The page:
5.  People will run you over in a cross walk or said another way a crosswalk is useless.  I would like to add here that Italian drivers are nuts.  They drive down these narrow brick streets like they are at the Daytona 500.  They WILL run you over.  
  6.  They charge money to let you pee (but we already went over that, but it’s worth repeating).  Pedestrian right away?  Public toilet?  Nah.  
  7. This one is new… they don’t clean up dog poop.  Now I recognize this is a universal issue (and blame the people not the dogs, people!) not just specific to Italy.  And their dogs are almost always small breed dogs, which helps, but the rest of the city is clean, so it makes the tinyballs of dungstand out more.  Besides whom wants to get run over or step in merda di cane while immersed in your gelato experience!?  Yesterday’s flavors were Raspberry Ginger, Pumpkin-Amaretto-Biscuit, and Caramelized-Cinnamon Cookie!  I don’t make this up!
  8.  Another new one…What’s up with the dead meat in the windows.  This is appealing and appetizing.  It grosses me out to see big slabs of meat that should be rotting.  I want to see flowers and fruits in the window not part of a dead cow.  Yesterday I was standing in line, and someone open a truck and there were dead pigs hanging from a hook in their truck.   I quickly looked away so that imagine wouldn’t get etched in my brain.  

Now, having said all that, of course, I’m still in love with Italy!  Which circles me back, no, not to the toilets or dog shit, but to that last meal I had.  I was debating (seriously) between the pistachio spaghetti or the gorgonzola and pear gnocchi.  The owner of the brand-new restaurant, Beccafico, suggested the gorgonzola/pear gnocchi and, Jesus, she was right.  OMG.  Who knew?  And on top of the food being insane the owners were super sweet (including, wait for it, the best biscotti I ever had (which we didn’t even order and I don’t even like). Remember the mantra: “this is the best I’ve ever had.”

Feeling welcomed in Italy is a hit or miss thing.  Some Italians are sick of tourists, or Covid, or their husband and are in a bad mood, but some of them are so welcoming and Beccafico Restaurant was one of them. Clearly to start a business (especially a restaurant because it would take you fifty years eating out every day to try all the restaurants in Florence) is a huge leap of faith and their passion for food/hospitality/creating atmosphere was in every detail.  Which reminds me of the wine shop Fia, and I had gone to earlier. I’ve tried to be a grown up and drink wine here, but I realized listening to the owner the whole thing is all about PASSION (and kindness, no snootiness here!).  He wanted to share his love of wines with her which even managed to get me interested. And it wasn’t about selling a bottle, it was about sharing the experience.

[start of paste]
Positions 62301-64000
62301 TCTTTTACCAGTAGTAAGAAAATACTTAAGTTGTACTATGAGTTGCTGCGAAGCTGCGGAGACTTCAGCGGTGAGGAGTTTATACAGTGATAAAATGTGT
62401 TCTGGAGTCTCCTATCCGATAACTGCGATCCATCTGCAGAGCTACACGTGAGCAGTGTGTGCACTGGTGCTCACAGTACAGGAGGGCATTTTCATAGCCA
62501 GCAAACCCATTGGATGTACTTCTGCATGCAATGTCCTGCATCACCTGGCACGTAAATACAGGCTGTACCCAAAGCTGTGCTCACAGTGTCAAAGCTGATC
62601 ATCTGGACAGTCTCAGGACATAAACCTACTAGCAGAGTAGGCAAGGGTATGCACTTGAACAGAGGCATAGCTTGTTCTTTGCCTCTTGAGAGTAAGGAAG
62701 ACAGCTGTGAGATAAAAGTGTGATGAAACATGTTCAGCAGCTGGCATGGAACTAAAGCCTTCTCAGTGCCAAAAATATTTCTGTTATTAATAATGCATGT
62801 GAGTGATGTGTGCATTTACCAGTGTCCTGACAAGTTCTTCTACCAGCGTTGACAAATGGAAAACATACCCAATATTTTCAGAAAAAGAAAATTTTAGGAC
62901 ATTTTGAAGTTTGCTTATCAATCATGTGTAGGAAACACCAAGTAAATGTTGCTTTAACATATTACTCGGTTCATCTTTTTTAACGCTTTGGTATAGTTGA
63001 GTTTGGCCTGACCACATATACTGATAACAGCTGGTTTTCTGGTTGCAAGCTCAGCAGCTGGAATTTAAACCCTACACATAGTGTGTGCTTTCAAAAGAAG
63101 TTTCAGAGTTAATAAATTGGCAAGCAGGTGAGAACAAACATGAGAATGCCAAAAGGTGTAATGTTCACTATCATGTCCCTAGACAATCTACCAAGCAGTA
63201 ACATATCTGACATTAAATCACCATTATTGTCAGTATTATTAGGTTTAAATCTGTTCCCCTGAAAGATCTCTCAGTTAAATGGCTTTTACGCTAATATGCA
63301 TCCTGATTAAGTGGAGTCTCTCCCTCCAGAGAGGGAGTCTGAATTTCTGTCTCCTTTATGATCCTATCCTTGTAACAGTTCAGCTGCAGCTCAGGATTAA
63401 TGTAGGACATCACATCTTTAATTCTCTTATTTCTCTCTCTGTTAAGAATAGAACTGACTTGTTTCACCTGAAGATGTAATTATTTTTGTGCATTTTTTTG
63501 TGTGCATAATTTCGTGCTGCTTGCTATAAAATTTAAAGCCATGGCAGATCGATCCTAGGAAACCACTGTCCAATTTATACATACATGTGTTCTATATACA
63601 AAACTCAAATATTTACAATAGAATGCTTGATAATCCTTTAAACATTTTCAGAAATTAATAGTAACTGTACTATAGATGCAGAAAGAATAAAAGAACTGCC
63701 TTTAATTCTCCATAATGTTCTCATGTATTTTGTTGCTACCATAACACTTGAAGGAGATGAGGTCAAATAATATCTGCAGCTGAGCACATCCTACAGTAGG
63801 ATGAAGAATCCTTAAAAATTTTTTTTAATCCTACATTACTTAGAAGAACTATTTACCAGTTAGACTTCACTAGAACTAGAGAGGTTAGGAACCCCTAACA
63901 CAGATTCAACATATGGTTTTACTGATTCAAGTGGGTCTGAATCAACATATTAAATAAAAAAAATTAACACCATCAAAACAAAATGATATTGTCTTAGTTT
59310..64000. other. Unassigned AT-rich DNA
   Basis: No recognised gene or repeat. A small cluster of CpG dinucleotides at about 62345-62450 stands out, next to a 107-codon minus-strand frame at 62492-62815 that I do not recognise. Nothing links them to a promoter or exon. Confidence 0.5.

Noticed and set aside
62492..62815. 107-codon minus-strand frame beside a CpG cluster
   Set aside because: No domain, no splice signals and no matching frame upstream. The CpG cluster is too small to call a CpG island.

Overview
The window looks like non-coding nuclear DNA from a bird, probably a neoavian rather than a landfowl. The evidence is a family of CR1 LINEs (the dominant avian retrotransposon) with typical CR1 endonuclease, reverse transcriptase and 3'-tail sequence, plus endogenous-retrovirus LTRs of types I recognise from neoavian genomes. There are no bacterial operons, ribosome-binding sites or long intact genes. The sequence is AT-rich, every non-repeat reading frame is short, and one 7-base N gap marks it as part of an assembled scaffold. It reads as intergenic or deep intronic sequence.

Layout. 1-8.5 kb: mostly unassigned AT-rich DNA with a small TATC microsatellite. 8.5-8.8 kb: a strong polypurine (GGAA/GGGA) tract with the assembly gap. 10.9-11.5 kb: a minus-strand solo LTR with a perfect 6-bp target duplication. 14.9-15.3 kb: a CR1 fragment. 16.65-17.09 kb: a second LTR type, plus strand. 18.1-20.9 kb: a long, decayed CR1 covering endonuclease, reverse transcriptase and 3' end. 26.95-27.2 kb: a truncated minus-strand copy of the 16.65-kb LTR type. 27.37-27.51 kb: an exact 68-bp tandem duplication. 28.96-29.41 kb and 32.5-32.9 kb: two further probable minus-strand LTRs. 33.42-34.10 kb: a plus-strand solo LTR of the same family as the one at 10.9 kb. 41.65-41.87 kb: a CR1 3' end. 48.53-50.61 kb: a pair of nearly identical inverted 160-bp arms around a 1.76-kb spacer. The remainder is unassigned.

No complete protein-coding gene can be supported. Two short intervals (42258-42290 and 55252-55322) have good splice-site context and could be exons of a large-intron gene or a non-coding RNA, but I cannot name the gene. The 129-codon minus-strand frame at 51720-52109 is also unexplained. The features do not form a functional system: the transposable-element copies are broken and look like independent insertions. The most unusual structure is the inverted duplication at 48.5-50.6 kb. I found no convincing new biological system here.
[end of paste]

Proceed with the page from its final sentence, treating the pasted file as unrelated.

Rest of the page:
And this is one of the things I DO love about Italians.  And that reminds me of a shop I was in yesterday on my hunt for treasures to take back home there was a guy in his cluttered music shop playing the piano surrounded by all his treasures, and at another shop a guy was teaching a young woman how to paint, and then I wandered into an antique store.  As I was looking around the owner was greeted by someone he clearly knew.  I didn’t understand a word they were saying, but they were laughing and animated, so the words didn’t matter. Then I wanted the price on a piece of art and the elderly storekeeper didn’t speak English, so he turned to his friend, the accidental interpreter. And then I got in the mix, and we ended up three happy people who had no idea what was being said and, at the same time, it was all clear. 

These are the small moments that I want to remember.  Yes, over the weekend we went to Assisi and had an amazing adventure.  It was good to get out of Florence and take the train for a couple hours and land in a whole different place.  We had a couple hours to kill before checking into our Airbnb and stopped for a meal close to our new temporary home.  Both Fia and I recognize beauty and, once again, we couldn’t get over not only how good the food was (we took photos of everything), but really the whole experience. Every detail was thought through… each plate was different depending on what dish was ordered and the charming server (they don’t work for tips here) made the whole experience for us.